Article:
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Showing: 41-50 results of 161

GENERAL INTRODUCTION. These articles recovered from the MSS. of De Quincey will, the Editor believes, be found of substantive value. In some cases they throw fresh light on his opinions and ways of thinking; in other cases they deal with topics which are not touched at all in his collected works: and certainly, when read alongside the writings with which the public is already familiar, will give altogether a new idea of his range both of... more...

I THE PLEASURES OF IGNORANCE It is impossible to take a walk in the country with an average townsman—especially, perhaps, in April or May—without being amazed at the vast continent of his ignorance. It is impossible to take a walk in the country oneself without being amazed at the vast continent of one's own ignorance. Thousands of men and women live and die without knowing the difference between a beech and an elm, between the song... more...

THE PERFECT GENTLEMAN Somewhere in the back of every man's mind there dwells a strange wistful desire to be thought a Perfect Gentleman. And this is much to his credit, for the Perfect Gentleman, as thus wistfully contemplated, is a high ideal of human behavior, although, in the narrower but honest admiration of many, he is also a Perfect Ass. Thus, indeed, he comes down the centuries—a sort of Siamese Twins, each miraculously visible only... more...

COWARDS It was Harrington who brought forward the topic that men take up in their most cheerful moments. I mean, of course, the subject of death. Harrington quoted a great scientist as saying that death is the one great fear that, consciously or not, always hovers over us. But the five men who were at table with Harrington that night immediately and sharply disagreed with him. Harding was the first to protest. He said the belief that all men... more...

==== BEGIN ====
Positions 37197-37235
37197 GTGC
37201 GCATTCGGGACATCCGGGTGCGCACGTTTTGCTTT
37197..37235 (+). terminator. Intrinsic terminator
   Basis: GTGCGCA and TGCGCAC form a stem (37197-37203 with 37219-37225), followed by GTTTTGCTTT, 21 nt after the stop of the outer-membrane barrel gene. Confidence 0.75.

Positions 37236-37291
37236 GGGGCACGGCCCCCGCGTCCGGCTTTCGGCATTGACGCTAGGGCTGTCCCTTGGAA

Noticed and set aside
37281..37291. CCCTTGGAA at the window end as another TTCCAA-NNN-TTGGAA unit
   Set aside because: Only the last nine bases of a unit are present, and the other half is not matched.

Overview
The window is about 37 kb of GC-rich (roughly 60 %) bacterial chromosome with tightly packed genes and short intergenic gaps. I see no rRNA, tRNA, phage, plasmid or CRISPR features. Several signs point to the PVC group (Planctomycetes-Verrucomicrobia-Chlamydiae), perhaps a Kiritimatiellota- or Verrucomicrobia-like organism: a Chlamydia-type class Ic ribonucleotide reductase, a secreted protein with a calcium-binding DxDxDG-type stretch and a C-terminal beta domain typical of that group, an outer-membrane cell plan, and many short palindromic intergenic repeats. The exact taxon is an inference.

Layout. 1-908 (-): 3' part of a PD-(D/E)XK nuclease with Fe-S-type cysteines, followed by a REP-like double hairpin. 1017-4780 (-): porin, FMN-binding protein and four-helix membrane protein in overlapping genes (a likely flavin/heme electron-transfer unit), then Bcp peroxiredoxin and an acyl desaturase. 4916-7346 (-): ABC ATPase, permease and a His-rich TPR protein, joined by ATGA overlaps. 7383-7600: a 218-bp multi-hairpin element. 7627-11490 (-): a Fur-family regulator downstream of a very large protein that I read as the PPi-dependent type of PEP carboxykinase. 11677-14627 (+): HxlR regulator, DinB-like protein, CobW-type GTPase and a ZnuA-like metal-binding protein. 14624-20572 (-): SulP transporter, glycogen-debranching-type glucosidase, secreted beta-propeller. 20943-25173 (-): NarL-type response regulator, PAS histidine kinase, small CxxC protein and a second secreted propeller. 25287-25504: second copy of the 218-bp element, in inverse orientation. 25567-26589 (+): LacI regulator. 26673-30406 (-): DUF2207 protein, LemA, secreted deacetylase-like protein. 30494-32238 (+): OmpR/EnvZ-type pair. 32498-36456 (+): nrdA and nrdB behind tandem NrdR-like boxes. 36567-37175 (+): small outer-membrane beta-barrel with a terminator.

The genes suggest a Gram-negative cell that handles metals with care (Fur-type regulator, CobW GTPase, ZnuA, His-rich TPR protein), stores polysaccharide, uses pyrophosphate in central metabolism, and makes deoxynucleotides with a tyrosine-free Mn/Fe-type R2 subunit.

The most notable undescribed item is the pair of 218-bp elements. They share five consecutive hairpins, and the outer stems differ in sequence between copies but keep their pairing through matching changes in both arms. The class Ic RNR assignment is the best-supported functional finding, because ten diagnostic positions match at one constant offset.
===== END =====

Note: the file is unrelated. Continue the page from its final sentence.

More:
PREFACE. Lord Macaulay always looked forward to a publication of his miscellaneous works, either by himself or by those who should represent him after his death. And latterly he expressly reserved, whenever the arrangements as to copyright made it necessary, the right of such publication. The collection which is now published comprehends some of the earliest and some of the latest works which he composed. He was born on 25th October, 1800;... more...


Weep with me, all you that readThis little story;And know, for whom a tear you shed,Death's self is sorry.Ben Jonson. This story is no invention of mine. I could not invent anything half so lovely and pathetic as seems to me the incident which has come ready-made to my hand. Some of you, doubtless, have heard of James Speaight, the infant violinist, or Young Americus, as he was called. He was born in London, I believe, and was only four years... more...

CHAPTER I SOME FACTS IN NATURE If I were asked what, in my opinion, distinguishes the thought of the present day from that of a previous generation, I should feel inclined to say, it is the fact that people are beginning to realize that Thought is a power in itself, one of the great forces of the Universe, and ultimately the greatest of forces, directing all the others. This idea seems to be, as the French say, "in the air," and this very well... more...

EMERSON AND HIS JOURNALS I Emerson's fame as a writer and thinker was firmly established during his lifetime by the books he gave to the world. His Journals, published over a quarter of a century after his death, nearly or quite double the bulk of his writing, and while they do not rank in literary worth with his earlier works, they yet throw much light upon his life and character and it is a pleasure to me, in these dark and troublesome times,... more...

There is no desire more natural than that of knowledge. We try all ways that can lead us to it; where reason is wanting, we therein employ experience,               "Per varios usus artem experientia fecit,               Exemplo monstrante viam,"      ["By various trials... more...

Few things, in comparison of what commonly affect other men, move, or, to say better, possess me: for 'tis but reason they should concern a man, provided they do not possess him. I am very solicitous, both by study and argument, to enlarge this privilege of insensibility, which is in me naturally raised to a pretty degree, so that consequently I espouse and am very much moved with very few things. I have a clear sight enough, but I fix it upon... more...